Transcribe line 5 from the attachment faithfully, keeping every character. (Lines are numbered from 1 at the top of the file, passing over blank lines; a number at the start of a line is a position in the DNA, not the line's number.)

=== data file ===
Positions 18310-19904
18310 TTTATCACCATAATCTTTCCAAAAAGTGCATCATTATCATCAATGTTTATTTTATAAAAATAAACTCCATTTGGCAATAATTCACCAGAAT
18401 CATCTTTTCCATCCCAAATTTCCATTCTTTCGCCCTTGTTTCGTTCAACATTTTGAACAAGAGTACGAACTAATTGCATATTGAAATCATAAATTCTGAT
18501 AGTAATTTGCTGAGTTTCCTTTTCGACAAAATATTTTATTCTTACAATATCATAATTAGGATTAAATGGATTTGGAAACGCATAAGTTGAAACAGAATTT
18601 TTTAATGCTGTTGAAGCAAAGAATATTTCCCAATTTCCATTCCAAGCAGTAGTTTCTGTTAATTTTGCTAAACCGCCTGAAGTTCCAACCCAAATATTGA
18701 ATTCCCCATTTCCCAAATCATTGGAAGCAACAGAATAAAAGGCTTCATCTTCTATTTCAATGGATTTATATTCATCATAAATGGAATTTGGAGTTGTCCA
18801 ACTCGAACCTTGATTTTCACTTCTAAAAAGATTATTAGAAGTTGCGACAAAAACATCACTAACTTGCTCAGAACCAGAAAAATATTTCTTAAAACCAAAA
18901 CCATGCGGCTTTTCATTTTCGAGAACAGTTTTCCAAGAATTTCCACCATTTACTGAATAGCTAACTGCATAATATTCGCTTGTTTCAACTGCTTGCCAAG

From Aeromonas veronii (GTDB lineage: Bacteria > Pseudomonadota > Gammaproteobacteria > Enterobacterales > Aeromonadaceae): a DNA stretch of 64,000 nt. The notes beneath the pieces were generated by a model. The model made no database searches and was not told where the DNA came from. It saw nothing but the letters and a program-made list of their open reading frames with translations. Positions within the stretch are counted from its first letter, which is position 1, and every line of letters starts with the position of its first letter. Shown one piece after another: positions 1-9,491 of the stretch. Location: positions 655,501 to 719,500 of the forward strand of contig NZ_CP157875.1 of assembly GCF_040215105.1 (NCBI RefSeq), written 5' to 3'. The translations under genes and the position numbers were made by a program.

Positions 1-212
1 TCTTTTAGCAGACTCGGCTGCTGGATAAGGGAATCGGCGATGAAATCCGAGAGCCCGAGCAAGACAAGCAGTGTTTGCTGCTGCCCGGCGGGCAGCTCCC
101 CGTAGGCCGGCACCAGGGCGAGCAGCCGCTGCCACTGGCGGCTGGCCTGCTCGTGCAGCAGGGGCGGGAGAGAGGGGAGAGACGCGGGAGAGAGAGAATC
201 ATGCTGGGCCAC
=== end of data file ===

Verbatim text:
18601 TTTAATGCTGTTGAAGCAAAGAATATTTCCCAATTTCCATTCCAAGCAGTAGTTTCTGTTAATTTTGCTAAACCGCCTGAAGTTCCAACCCAAATATTGA